File systems are designed to run without incident for years, and to gracefully recover through journaling when an unexpected shutdown does occur.

You should also be running a monitor for the S.M.A.R.T. internal diagnostics that are a standard feature of all modern drives. "If Linux is listening," then the drive which performs error-detection and track/sector sparing all on its own now will tell you when it is failing, long before it actually does. (smartctl command and so forth.)

For Ubuntu, see https://help.ubuntu.com/community/Smartmontools. As noted there, you can arrange for your system to check the drive diagnostics periodically and to notify you.

Nagios can also do it, of course.
 
Old 03-07-2017, 05:56 PM   #5
syg00
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First things first. Why are you not using ext4 everywhere ?. One of it aims was to reduce the fsck time - especially as filesystems get larger.
And don't worry about the "reboot count" - that has been ignored for ages unless you specifically enforce it. e2fsprogs checks on every mount and runs fsck only in need. Regardless of the count.

If you are finding faults on every reboot you have other (probably bigger) issues.
 
Old 03-08-2017, 07:44 AM   #6
JockVSJock
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Quote:
Originally Posted by sundialsvcs View Post

You should also be running a monitor for the S.M.A.R.T.™ internal diagnostics that are a standard feature of all modern drives. "If Linux is listening," then the drive – which performs error-detection and track/sector sparing all on its own now – will tell you when it is failing, long before it actually does. (smartctl command and so forth.)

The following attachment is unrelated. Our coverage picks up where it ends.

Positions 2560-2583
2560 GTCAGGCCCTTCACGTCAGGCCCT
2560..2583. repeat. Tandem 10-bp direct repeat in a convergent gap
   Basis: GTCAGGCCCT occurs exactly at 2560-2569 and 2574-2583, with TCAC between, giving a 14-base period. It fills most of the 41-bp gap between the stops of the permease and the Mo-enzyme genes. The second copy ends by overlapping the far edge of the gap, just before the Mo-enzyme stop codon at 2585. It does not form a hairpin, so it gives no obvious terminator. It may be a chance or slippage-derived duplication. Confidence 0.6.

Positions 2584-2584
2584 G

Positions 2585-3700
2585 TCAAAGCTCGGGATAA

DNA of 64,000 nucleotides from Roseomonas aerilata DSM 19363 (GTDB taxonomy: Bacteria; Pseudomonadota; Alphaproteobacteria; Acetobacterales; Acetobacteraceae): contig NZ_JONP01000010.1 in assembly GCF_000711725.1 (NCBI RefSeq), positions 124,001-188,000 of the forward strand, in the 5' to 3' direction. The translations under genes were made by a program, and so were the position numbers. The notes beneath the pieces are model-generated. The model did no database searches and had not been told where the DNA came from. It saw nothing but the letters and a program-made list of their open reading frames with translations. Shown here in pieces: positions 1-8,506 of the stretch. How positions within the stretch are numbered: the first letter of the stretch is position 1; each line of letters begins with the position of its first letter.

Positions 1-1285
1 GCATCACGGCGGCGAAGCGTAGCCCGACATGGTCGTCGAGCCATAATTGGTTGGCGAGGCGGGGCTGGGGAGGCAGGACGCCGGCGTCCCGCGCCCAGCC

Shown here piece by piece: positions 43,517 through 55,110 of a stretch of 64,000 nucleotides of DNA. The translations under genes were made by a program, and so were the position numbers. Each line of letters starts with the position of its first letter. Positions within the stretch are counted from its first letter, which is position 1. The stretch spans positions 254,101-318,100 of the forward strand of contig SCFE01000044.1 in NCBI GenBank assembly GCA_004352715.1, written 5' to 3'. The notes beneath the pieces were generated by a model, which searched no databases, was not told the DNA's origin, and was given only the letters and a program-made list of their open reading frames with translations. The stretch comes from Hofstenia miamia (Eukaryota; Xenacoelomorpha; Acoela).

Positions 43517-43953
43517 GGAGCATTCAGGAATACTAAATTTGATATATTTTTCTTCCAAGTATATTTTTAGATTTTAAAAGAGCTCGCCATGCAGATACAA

All of the servers that I manage are all virtual and live on SAN, with the exception of one. With the disks by SAN, would having S.M.A.R.T even be necessary?

The previous admin had S.M.A.R.T running on all of the RHEL5 systems, which were all VMs too. Not sure if it is available for RHEL6, so I would have to read up on it.

Last edited by JockVSJock; 03-08-2017 at 07:53 AM.
 
Old 03-08-2017, 09:33 AM   #7
sundialsvcs
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Quote:
Originally Posted by JockVSJock View Post
All of the servers that I manage are all virtual and live on SAN, with the exception of one. With the disks by SAN, would having S.M.A.R.T even be necessary?

The previous admin had S.M.A.R.T running on all of the RHEL5 systems, which were all VMs too. Not sure if it is available for RHEL6, so I would have to read up on it.
Probably not. Normally, a SAN controller queries the S.M.A.R.T. data on all of the drives that it controls, and has some means to notify you if it detects a problem. It usually doesn't expose the individual devices, as it is the one responsible for controlling them all. However, "SANs do vary." Some of them are very simple while others are very sophisticated.

You should be running ext4 (journaling enabled) on all of your file systems.
 
Old 03-08-2017, 02:23 PM   #8
JockVSJock
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Quote:
Originally Posted by sundialsvcs View Post
Probably not. Normally, a SAN controller queries the S.M.A.R.T. data on all of the drives that it controls, and has some means to notify you if it detects a problem. It usually doesn't expose the individual devices, as it is the one responsible for controlling them all. However, "SANs do vary." Some of them are very simple while others are very sophisticated.
Now that I look back, there were a TON of errors with S.M.A.R.T and these RHEL VMs. I turned it off, since the SANs was monitoring those disks.